You get what we have now, which is a top-level independent wrestling pool (I’m referring primarily to the United States, but you can lump the UK in there as well thanks to recent contract updates) that is getting shallower by the day. I’m not saying that the wrestling stars of the future are not out there; they are, and it just takes a keen eye to find those future stars and the fortitude to push them. But at the rate WWE is signing guys, that’s easier said than done. Some wrestling companies don’t have the time to build up new stars because they relied on the older ones for too long. WWE, as massive as it is, has all the time in the world.

So congratulations WWE, you’ve amassed the largest collection of wrestling talent the world has ever seen. And if certain rumors are to be believed, then that collection is about to become even larger in January 2019 with the next group of signings. I just have one question to ask you, a question that one would ask when their significant other buys way too many tchotchkes on the Home Shopping Network:

Where the hell are you gonna put all this shit?


WWE has the largest roster on the planet, but lord knows they don’t have enough programming to feature all of it. In a given week, WWE puts out three hours of RAW, two hours of SmackDown Live, an hour of NXT, an hour of 205 Live, two hours of NXT UK, and an hour of Main Event. Then you add in the four hours minimum for a main roster PPV (plus the kickoff show) and another three hours for an NXT TakeOver. And you can’t forget special events like the Mixed Match Challenge, Mae Young Classic, and the Saudi Arabia shows. But even with all that programming, it’s still not enough to showcase all the talent available.

Let me give you an example from NXT, which is where the majority of WWE’s big signees have gone in recent years. You have wrestlers like Adam Cole, Matt Riddle, Keith Lee, Ricochet, War Raiders, and others who signed with WWE, reported to the Performance Center, and debuted on NXT TV within two or three months at most. Then there’s Donovan Dijak. Dijak joined WWE in August 2017 and has since appeared on NXT TV only twice, both of them quick losses. It took him almost eighteen months to even get a proper hype vignette (under his new moniker Dominik Dijakovic).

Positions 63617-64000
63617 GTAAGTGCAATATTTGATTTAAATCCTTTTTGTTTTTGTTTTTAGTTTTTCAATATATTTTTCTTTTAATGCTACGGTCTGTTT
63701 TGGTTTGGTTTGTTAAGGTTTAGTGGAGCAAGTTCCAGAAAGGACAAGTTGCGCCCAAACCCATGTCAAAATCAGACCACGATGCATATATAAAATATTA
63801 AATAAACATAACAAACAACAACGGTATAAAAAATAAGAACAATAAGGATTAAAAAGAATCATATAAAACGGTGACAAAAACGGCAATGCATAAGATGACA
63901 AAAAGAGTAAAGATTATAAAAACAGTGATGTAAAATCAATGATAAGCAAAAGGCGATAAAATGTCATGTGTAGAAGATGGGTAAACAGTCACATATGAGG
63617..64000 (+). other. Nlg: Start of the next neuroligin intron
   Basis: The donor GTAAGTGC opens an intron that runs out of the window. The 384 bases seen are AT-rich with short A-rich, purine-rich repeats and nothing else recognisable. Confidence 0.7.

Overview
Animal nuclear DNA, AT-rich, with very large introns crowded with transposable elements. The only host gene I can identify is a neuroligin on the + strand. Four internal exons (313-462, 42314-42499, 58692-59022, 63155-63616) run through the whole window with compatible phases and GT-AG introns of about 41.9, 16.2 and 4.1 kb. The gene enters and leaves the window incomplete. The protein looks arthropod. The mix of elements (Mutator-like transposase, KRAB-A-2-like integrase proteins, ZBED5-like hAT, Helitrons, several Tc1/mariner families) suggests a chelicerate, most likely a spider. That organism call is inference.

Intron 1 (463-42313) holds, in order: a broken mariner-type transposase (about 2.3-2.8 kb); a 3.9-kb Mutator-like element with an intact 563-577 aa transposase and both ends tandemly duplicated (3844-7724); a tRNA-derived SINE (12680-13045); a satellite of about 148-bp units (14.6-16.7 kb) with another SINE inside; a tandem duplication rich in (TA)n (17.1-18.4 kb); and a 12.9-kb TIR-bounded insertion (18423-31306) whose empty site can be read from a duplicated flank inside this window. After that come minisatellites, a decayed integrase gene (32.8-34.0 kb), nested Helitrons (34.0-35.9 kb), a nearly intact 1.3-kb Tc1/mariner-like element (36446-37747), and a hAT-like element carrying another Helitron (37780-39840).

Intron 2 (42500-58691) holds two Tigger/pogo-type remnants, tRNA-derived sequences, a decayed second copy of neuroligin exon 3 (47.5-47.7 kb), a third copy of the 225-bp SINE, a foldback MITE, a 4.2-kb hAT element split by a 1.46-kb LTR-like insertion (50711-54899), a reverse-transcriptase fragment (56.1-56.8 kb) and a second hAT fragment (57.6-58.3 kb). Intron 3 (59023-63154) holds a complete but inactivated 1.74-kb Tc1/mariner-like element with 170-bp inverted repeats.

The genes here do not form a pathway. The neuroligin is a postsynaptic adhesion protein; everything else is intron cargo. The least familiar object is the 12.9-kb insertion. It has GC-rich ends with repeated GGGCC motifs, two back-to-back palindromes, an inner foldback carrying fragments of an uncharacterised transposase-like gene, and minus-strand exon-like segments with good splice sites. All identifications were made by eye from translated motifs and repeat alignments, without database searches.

It’s no secret that if you’re coming into NXT with a lot of indie buzz, you’re gonna get on NXT TV in quick fashion (see: wrestlers featured above), but it’s not like Dijak is a performance center rookie. He’s a former indie guy who had a good amount of buzz when he signed thanks to standout performances in PWG and Beyond Wrestling. And it still took him over a year to get a spot on NXT TV!

Now imagine you’re someone like Jeet Rama or Brennan Williams, guys who have been in the Performance Center for years and years and haven’t seen a second of screen time. What are their futures going to look like as the roster becomes more and more bloated with indie darlings? Grim, I imagine.

In any event, be on the lookout for WALTER showing up in the coming months on the award-winning WWE Network. I don’t know what plans WWE has for him, but given he’s signed to NXT UK, I can see imagine a big feud between him and Pete Dunne for the WWE UK Championship. Maybe they’ll also reunite him with Marcel Barthel (a.k.a. Axel Dieter Jr., another signee who was MIA for months on end) in NXT UK’s version of Ringkampf. That would be awesome. Then again, I can also imagine Vince taking one look at him and saying “Goddamn pal, we’re gonna call you Gunter von Schwanzkopf and put you in lederhosen. I hope you know how to yodel.”

Ultimately it doesn’t matter what WALTER does in WWE; the only thing that matters is that WALTER is in WWE. They’ve got him now and with the amount of money at their disposal, they’re not gonna let him go anytime soon.

That’s the way empires are built, after all. They seize as much as they can while capitulating as little as they can. And until WWE suffers a blow devastating enough to put them out of commission, this empire is going to keep conquering until there are no more worlds to conquer.